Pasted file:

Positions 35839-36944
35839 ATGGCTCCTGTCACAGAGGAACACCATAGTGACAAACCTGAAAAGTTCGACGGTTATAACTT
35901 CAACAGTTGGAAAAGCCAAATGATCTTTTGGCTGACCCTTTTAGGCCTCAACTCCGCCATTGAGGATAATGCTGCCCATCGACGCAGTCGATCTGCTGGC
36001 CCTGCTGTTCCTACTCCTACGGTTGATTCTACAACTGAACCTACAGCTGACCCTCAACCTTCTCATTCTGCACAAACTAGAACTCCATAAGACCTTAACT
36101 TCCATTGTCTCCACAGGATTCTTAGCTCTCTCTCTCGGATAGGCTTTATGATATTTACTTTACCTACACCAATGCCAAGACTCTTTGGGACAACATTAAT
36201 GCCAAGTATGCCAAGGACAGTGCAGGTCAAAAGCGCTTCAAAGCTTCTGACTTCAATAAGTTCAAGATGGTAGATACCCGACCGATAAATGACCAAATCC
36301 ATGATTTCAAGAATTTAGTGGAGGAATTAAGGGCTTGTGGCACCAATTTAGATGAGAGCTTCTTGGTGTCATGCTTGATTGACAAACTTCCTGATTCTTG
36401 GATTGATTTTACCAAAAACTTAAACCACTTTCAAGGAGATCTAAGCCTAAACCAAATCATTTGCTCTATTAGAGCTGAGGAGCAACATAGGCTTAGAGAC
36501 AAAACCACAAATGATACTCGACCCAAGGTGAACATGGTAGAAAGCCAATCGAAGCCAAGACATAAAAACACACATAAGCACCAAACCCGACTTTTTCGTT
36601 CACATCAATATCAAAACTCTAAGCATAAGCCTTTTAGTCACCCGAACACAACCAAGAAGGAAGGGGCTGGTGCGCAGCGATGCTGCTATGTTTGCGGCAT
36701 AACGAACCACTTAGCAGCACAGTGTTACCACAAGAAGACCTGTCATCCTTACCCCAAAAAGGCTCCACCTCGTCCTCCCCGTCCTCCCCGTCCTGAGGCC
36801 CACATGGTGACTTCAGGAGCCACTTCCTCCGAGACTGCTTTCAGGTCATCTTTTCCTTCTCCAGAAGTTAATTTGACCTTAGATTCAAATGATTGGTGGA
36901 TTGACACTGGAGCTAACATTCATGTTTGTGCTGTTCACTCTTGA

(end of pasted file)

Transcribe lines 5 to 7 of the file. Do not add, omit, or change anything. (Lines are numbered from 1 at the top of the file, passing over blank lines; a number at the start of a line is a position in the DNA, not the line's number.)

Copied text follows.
36101 TCCATTGTCTCCACAGGATTCTTAGCTCTCTCTCTCGGATAGGCTTTATGATATTTACTTTACCTACACCAATGCCAAGACTCTTTGGGACAACATTAAT
36201 GCCAAGTATGCCAAGGACAGTGCAGGTCAAAAGCGCTTCAAAGCTTCTGACTTCAATAAGTTCAAGATGGTAGATACCCGACCGATAAATGACCAAATCC
36301 ATGATTTCAAGAATTTAGTGGAGGAATTAAGGGCTTGTGGCACCAATTTAGATGAGAGCTTCTTGGTGTCATGCTTGATTGACAAACTTCCTGATTCTTG